It's brand spankin' new! And Simple Gifts arrives this Friday 11/25 from Musa Publishing (and is available at the usual third party vendors as well!)
A former ward of the state, Jason Ferris is protective of his carefully guarded private life. When he's felled by a rogue lawn ornament at a Christmas party, Jason finds himself in the care of his first and most devastating love-- dark, dangerous, and equally damaged Lt. Robb Sharpe.
Newly returned from years away in the military, Robb's homecoming isn't exactly the stuff of fairy tales. Now thrust together after a ten year hiatus, Jason and Robb discover that perhaps some things are worth waiting for.
We arrived at the library door where an enormous tree filled the room. Cocooned in finely spun angel hair, and crisscrossed with strands of bold lights and flimsy strings of popcorn, the fragrant pine floated above a sea of tastefully wrapped gifts. It looked exactly as a real Christmas tree ought to — only more so. Wooden toys, ceramic birds, and shimmering bells weighed every branch. Round glass ornaments hung from the boughs. The tree-topping star could have guided the Magi east.
“I know. Christmas is what I do best, however I lose all sense of proportion during the holidays. Maybe Sunny warned you?” Mrs. Sharpe winked before turning to dig through the pile of loot on the rug. “Now, let’s see...I have a little something here for you.”
“For me?” I almost asked her why, but I sealed my lips and settled my feet.
Mrs. Sharpe straightened and dumped a bulging Christmas stocking, com- plete with a striped candy cane poking from the top, into my empty hands. I hadn’t had one of these since...well, ever. I squeezed the velvet until the sound of crumbling paper stopped me from strangling the thing. She’d written my name in glittery cursive on the cuff. Handcrafted, like I was family or something.
But I wasn’t family. No family of mine had ever given me a scrap, unless you counted the one-way ticket to foster care.
Yes, Sunny and I always exchanged gifts. We were friends. This year, I had a new book on astronomy and I’d given her a tiny hedgehog charm for her bracelet, but a gift from Mrs. Sharpe? I was practically a stranger to Sunny’s parents. Probably the gesture meant nothing — maybe she gave presents willy- nilly to every constituent who entered her palatial lake house.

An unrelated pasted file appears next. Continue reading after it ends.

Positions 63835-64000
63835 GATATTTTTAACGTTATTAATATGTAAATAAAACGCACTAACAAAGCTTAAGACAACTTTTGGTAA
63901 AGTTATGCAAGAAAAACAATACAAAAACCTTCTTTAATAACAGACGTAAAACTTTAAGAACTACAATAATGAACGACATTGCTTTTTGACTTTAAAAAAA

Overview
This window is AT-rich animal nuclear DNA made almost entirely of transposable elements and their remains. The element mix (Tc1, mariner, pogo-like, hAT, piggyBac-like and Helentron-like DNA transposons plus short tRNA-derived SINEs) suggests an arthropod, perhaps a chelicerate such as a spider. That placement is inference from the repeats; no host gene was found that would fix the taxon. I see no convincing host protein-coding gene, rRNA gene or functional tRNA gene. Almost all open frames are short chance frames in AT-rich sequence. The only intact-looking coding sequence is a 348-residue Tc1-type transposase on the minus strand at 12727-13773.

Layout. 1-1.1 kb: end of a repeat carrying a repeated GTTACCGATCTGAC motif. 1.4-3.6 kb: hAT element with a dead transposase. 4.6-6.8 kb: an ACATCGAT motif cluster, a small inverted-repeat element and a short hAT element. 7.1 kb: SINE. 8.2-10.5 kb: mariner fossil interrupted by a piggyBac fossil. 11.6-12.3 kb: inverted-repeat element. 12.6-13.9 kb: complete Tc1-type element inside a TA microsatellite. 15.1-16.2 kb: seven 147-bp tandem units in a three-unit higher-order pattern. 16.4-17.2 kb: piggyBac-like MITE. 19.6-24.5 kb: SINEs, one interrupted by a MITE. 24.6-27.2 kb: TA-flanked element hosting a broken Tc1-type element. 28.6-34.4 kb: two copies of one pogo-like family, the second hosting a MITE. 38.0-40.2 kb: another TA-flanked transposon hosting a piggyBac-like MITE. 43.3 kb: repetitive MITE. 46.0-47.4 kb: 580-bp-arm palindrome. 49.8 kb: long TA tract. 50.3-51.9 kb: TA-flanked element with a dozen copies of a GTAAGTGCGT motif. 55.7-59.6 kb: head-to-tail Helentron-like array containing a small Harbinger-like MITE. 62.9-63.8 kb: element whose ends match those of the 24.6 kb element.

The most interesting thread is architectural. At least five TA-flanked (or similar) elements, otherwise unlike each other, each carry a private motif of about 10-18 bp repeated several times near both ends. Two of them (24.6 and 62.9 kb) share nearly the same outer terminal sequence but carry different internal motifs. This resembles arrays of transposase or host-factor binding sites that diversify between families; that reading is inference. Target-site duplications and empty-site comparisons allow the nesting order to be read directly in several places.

But, damn it, her gift meant something to me.
My throat closed and I swallowed against a rising tide of emotion.
“Merry Christmas, Jason.” Mrs. Sharpe said gently and, alcohol afflicted or no, she seemed so fucking sincere I had to look away. Robb’s quiet stare met mine from across the room. He saw right through me. He always had. Heat reached my hairline. I broke free of his gaze and squinted down at my overfilled hands.
You knew better. You knew not to come.
My eyes blurred.
I had nothing in return for this woman. Not a bottle of wine, or a grocery store poinsettia, or even a lame greeting card. A plate of cookies, for Christ’s sake, I could have made a paper chain for her tree. Something. Anything. I hadn’t even come properly attired.
There should be a handbook for orphans. Honestly.
Mrs. Sharpe waited, her eyes soft.
Damn Sunny all over again. She could have given me a heads up about this, too. She knew I’d arrived here like that pitiful Drummer Boy from the song. I had nothing to give. And I hadn’t offered a single word of welcome to Robb.
The shame that had stolen my tongue as a child returned, but I managed to keep things real enough by eking out a simple, “Thank you.”
“Oh, you’re very welcome, hon. We’re glad you came — and if you’d like to stay, please do. We’ve plenty of room and we’d love to have you.” She gave me another squeeze, rumpling the present between us, and when she let go, the second after I wrinkled her dress with my sweaty orphan palms, I fled.
I nabbed my coat, located the nearest exit through a jungle of elephantine pink poinsettias, and hit the Sharpe’s narrow sun porch at a goddamn trot. A zillion festive white lights lit my way until I passed through that dazzling portal to a silent, frigid night.
I sucked sweet air into my lungs once my feet were safely on the porch and clutched the collar of my coat, then tucked the stocking under my arm. Pinpricks of sleet bit my cheeks, but at least there weren’t any Sharpes here — only a howling gloom that whistled over the frozen waters of the lake and shaped the fallen snow into long, spiny hills. Lights flickered on the north shore. Or maybe that was Old Saint Nick himself headed this way.
Maybe he could give me a lift back to town.
To celebrate Thanksgiving, my new release, and your continued support, I have a couple copies I'd like to give away.
So, what are you thankful for this holiday season?
Leave a comment right here by midnight, Wednesday November 23rd and I'll chose two winners to receive downloads of my new novella, Simple Gifts!
Contest open internationally. Good luck!